PRICING SPACE INDUSTRY RISK
“An exchange-traded fund that could soon hit Wall Street will quite literally be out of this world. The ETF sponsor Procure ETF Trust earlier this week filed for two new funds, one of which is dedicated to outer space and the burgeoning economy related to the cosmos. The Procure Space ETF will hold companies that derive “substantial revenue from space-related activities,” including satellite-based companies, firms involved in rocket manufacturing and maintenance and space-based imagery and intelligence services. The fund’s construction, according to the filing, will divide companies into two categories: those that derive the majority of their revenue from space-related activities, and those that have involvement in the industry but other revenue streams outside of space. The first category will comprise 70% of the index’s weighting, the filing read.
The fund will charge an expense ratio of 0.75%, which is on the high end for a passively managed fund. The SPDR S&P Aerospace & Defense ETF XAR, -0.30% , a fund that will likely have some overlap with the new space fund, charges 0.35% of assets.
The filing didn’t list a ticker symbol that the fund would trade under if approved, nor did it indicate what companies might be included. S-Network Global Indexes, which created the S-Network Space Index, which the ETF will track, could not immediately be reached for a comment. In October, Morgan Stanley released what it called the “Space 20,” a list of companies that it wrote were “best exposed to the growth of the Global Space Economy.” While Morgan Stanley doesn’t appear to be affiliated with the Space ETF, the list could provide some insight into the kinds of companies that might be held.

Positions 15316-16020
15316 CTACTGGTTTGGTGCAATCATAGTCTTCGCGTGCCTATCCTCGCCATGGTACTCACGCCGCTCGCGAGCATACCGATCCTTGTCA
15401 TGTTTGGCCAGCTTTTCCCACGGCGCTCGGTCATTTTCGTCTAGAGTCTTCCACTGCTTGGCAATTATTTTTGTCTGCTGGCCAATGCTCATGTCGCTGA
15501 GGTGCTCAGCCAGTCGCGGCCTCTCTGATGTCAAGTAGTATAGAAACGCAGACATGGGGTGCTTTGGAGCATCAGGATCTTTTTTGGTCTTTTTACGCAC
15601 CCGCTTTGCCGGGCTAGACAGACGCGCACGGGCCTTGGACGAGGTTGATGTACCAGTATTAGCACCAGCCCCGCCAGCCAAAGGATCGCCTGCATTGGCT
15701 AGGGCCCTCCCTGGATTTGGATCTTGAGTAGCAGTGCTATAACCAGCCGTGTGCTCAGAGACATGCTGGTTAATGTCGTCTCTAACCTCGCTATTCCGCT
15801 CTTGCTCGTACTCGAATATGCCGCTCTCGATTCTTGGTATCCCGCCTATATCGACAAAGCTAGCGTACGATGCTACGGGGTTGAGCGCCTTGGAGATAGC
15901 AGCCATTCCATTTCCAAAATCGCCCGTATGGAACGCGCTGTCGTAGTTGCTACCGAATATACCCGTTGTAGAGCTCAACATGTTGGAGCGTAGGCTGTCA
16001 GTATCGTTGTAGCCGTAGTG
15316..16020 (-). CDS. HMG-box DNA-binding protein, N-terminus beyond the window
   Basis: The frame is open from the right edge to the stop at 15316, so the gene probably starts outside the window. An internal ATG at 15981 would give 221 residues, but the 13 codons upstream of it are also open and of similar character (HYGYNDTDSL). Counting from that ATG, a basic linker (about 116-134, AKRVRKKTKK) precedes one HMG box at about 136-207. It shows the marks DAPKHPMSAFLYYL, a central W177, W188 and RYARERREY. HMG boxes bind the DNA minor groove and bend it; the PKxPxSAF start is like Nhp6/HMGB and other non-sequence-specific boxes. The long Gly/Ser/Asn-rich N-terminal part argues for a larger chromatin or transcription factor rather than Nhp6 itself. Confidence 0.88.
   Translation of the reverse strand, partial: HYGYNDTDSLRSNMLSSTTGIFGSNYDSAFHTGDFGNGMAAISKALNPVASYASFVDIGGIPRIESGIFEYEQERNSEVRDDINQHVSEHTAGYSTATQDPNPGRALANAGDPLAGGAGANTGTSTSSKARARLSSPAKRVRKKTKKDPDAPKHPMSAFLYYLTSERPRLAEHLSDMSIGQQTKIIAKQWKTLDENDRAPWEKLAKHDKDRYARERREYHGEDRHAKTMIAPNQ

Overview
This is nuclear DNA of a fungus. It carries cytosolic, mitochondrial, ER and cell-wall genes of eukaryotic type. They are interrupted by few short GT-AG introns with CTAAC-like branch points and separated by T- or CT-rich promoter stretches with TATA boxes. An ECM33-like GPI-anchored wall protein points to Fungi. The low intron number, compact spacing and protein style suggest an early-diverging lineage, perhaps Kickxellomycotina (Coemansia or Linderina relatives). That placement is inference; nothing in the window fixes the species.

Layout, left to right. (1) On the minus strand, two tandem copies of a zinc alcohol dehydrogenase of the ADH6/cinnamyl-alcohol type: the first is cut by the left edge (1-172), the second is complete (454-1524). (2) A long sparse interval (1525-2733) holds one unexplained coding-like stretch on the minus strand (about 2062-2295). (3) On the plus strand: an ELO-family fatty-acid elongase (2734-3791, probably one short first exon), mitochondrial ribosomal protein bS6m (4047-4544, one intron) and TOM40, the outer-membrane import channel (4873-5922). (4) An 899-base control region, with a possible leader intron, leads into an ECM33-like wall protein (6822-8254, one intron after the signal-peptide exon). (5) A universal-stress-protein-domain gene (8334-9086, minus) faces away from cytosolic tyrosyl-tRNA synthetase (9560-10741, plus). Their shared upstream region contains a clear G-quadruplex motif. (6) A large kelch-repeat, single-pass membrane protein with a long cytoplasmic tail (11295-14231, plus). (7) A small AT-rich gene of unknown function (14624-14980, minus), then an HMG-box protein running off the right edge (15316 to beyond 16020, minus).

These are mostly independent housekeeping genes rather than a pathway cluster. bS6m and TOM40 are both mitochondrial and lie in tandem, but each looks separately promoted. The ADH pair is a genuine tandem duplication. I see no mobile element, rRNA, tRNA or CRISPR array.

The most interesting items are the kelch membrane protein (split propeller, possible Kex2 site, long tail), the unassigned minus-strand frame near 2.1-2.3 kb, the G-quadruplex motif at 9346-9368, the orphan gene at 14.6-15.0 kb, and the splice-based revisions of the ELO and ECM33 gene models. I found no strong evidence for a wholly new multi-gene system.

The “Space 20” includes aerospace giant Boeing Co. BA, +0.57% , Northrop Grumman Corp NOC, -0.90% , United Technologies UTX, +0.47% and Lockheed Martin Corp. LMT, +0.16% which recently invested $300 million refreshing its array of satellites. Facebook Inc. FB, -0.02% and Alphabet Inc. GOOGL, -0.24% —the parent of Google—were also mentioned, as part of a broad play related to internet and space.
The global space industry is currently valued at about $350 billion, according to data from the Satellite Industry Association cited by Morgan Stanley researchers. The investment bank estimated that the industry could grow to $1.1 trillion by 2040, although it warned that due to “significant execution risk,” the range of potential outcomes was extremely wide. In the low end of its range, it sees the industry growing to $600 billion over the next 20 or so years, while the bull case suggested an industry value of $1.75 trillion.
Procure’s ETF filing listed “space industry risk” as one of the offering’s principal risks. “The exploration of space by private industry and the harvesting of space assets is a business based in future and is witnessing new entrants into the market,” the filing read. “This is a global event with a growing number of corporate participants looking to meet the future needs of a growing global population. Therefore, investments in the Fund will be riskier than traditional investments in established industry sectors and the growth of these companies may be slower and subject to setbacks as new technology advancements are made to expand into space.” Procure also filed for the Procure Advanced Global Warming ETF, which will hold companies “that support the reduction of global warming and the production of alternative energy and uses.”
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